The inconvenient truth is that earlier waves of green marketing in package goods didn't stick: Note the short life of green-colored batteries and the disposable-diaper composting programs of the early 1990s. Yet even skeptics believe green marketing could have staying power this time -- provided marketers don't get carried away.
Jack Gordon, a package-goods veteran who has tracked consumer appeal of products since the early 1990s as CEO of AcuPoll Precision Research, was dubious about green marketing. He's less skeptical now.
Difference of a dime
"Back in the 1990s, people loved to talk about the environment, but they weren't going to pay 10 cents more for an environmentally friendly product," he said. "Now in many cases they will. ... What they won't do is go much above that. "
The increased power of green, he believes, comes from unrelenting news coverage of environmental issues. The other factor, he said, is support from big retailers such as Wal-Mart Stores, Kroger Co. and Home Depot.
John Yengo, who worked on Procter & Gamble Co.'s Dawn brand when it got substantial publicity for aiding in the cleanup of birds slimed by the 1989 Exxon Valdez oil spill, is now partner at Barefoot Advertising, Cincinnati. Last year the agency developed DawnSavesWildlife.com, where more than 130,000 people created virtual flocks that encouraged friends to stop their cars' gas and oil from leaking into the environment.
The difference between then and now, he said, is that "people are paying closer attention." But while P&G also put TV support behind the wildlife effort, via Publicis Groupe's Kaplan Thaler Group, New York, brand advertising still focuses mainly on performance.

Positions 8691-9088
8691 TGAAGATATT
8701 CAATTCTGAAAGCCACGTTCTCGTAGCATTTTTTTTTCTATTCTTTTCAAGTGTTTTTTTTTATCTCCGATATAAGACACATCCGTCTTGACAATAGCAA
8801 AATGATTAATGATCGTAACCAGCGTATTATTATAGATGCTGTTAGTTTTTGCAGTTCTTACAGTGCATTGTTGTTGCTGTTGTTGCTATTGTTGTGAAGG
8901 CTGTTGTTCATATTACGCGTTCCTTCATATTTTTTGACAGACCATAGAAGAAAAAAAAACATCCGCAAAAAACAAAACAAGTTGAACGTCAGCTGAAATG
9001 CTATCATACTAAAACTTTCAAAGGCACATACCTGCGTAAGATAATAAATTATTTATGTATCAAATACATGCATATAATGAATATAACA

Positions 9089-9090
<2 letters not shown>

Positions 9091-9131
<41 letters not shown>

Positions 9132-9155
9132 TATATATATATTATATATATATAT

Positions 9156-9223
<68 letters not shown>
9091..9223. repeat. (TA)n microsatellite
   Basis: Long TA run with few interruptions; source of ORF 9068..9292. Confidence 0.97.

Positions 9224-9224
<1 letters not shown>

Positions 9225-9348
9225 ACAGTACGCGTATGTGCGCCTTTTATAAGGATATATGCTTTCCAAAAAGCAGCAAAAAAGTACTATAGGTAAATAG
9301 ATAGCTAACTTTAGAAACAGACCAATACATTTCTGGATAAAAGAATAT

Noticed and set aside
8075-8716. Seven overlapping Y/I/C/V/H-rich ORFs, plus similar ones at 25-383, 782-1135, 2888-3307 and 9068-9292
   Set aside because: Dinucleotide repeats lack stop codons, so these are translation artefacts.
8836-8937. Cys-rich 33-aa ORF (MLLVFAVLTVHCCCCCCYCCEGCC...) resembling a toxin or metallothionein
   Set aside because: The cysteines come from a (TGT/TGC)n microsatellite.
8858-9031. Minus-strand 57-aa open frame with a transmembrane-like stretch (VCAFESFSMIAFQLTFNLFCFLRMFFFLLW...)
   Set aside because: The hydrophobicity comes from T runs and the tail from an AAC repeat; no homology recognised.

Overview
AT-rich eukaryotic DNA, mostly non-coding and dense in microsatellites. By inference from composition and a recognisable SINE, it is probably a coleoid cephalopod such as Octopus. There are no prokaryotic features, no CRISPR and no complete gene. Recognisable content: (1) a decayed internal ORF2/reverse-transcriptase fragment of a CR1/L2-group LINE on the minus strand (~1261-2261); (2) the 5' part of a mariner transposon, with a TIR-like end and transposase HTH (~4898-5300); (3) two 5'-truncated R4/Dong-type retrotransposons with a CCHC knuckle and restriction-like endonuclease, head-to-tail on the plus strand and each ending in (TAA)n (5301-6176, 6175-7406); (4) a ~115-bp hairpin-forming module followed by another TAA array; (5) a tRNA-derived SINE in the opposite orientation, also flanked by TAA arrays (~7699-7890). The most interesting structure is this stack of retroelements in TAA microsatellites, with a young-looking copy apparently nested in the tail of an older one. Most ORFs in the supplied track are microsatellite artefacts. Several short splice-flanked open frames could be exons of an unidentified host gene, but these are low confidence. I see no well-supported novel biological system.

P&G rival Unilever has made its All Small & Mighty Detergent a poster child for Wal-Mart CEO Lee Scott's sustainability efforts, which has helped turn All into a $100 million business. The product helps save 150 million pounds of plastic and 26 million gallons of diesel fuel annually, according to All's website. General Mills recently announced a move to smaller cereal boxes and promised retailers 5,000 fewer trucks on the road and 750 million fewer tons of paperboard.
Now P&G is leading an effort to double the concentration of almost all other liquid detergents by later this year, which could save far more packaging and fuel than those efforts combined. But the fact that P&G didn't follow Unilever and Method Products into triple-concentrated detergents shows the environment still doesn't trump performance. Triple concentrates wouldn't work with P&G's enzyme that protects fabrics from fading.
The steady growth of some products makes it clear green marketing has staying power. In the natural-household-cleaners and-supplies category, brands such as Seventh Generation and Ecover have helped create a $112 million category, with growth up 16.6% between 2005 and 2006.
Yet Tom Szaky, CEO of TerraCycle, the organic "worm-poop" fertilizer, believes organic products need to grow faster by lowering their prices. While he's earning $130,000 as CEO, he's not willing to pay the extra $2,000 or so for a hybrid car.